A photographic essay of women in prison.
By Patricia Aridjis.
“What would you do if I mugged you?”- Natalia asked mischievously. -You wouldn’t- I answered. When Juan Carlos the inmate’s five-year old son over heard us he screamed, -“Don’t do it mom! don’t! or you’ll end up in jail!”- -“Jail does not exist”- she said after a brief silence -“Where is jail?”- I asked the boy who was inside his mother’s cell. -“Outside, where the policemen are”- he answered, pointing out to the window.
Talking with Natalia and Juan Carlos in the Women’s Prison in Tepepan, Mexico City, 2002.
The women’s prison has hundreds of sad stories, stories of forsaking, of ill treatment, of unconditional love. Stories told over and over, a litany of pain that cannot be forgotten.
To enter you have to walk through a long tunnel which leads to an almost completely feminine world, a world with no living colors, but beige and navy blue of the uniforms.
An invisible mark on the forearm is the difference for those who only go there for a few hours and the ones that have to stay there for years, or never come out. “I have been here seven years, four months and two weeks” Exact, endless counting. Time that passes slowly and suddenly has turned into years The Black hours.
Visitors are special; they are a breath of fresh air, freedom that comes from the outside.
Some children have been born inside and their eyes have not seen any other light than the one that passes though the bars, especially those that have no one to take care of them. If such is the case they remain under the custody of government institutions until the legal system says otherwise.
-Dulce, Why are you in for?
-How many years did they give you?
-Where did they get you?
-At the airport.
-How much did you have in you?
-What is your cause?
-My mom… Maria.
These are the words that Dulce, a four year-old girl memorized, she was born during her mother’is conviction.
Objects acquire a different value once they pass through the gate. Either because they are not allowed, such as scissors, perfumes in glass bottles, mirrors, or because they are outrageously expensive, like soap, deodorant or toilet paper. A phone card is like gold; the telephone is one of the few ways to keep in touch with the outside world. Family visits are another, but it is common that their partners or even their closest relatives abandon the inmates. Beds have to be earned. Each cell houses about 15 inmates and is no more than 9 square meters. There are people sleeping on the floor and under the beds. As they leave, the ones that have been there longer get the beds. Other way to obtain this privilege is to buy it from someone who has been there more time.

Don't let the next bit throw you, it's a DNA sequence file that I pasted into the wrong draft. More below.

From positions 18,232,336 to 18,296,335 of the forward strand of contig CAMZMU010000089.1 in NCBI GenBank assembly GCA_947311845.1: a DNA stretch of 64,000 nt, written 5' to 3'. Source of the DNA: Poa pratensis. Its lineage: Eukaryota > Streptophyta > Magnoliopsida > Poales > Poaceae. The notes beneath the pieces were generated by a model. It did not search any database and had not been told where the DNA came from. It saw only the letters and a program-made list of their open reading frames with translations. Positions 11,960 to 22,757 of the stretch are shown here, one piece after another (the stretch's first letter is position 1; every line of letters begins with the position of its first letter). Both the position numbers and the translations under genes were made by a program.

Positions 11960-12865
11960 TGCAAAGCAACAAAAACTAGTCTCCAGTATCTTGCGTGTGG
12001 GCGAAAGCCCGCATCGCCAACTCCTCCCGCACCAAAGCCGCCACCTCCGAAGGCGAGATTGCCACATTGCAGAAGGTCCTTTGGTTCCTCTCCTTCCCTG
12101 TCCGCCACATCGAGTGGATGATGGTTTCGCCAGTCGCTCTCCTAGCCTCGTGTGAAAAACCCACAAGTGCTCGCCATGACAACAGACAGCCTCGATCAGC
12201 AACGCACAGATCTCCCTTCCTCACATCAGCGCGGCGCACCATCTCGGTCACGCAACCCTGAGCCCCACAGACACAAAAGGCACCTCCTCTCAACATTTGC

Love in the time of jail.
Love often comes from the nearest person, someone who understands, that is on the same situation, someone that won’t leave especially in there. Silvia and Claudia met in prison, they fell in love. They have loved each other night and day, whenever possible , beacuse intimacy is a very public thing in prison. Silivia did her time, soon after the relationship began. She clod not bear to be free without the person she considers to be the love of her life and planned a simulated burglary. She asked a friend to press charges so she could be in prison again an be together again with Claudia.
To do this photo essay I thought about being for long hours inside some women’s prisons in Mexico City. I considered that that was the only way to capture the feelings that go around the cells and corridors of these places. Loneliness, lesbianism as a way of satisfying affective needs; self punisment and suicide attempts are like gaping wounds in the wrists that cry for help. Drugs to escape reality, maternity, solidarity. Life is limited by watching towers, guards, gates and schedules. The black hours. My commitment found its exact words when I took an inmate’s picture in her cell. She asked me to be photographed because that was to be her only way out of there.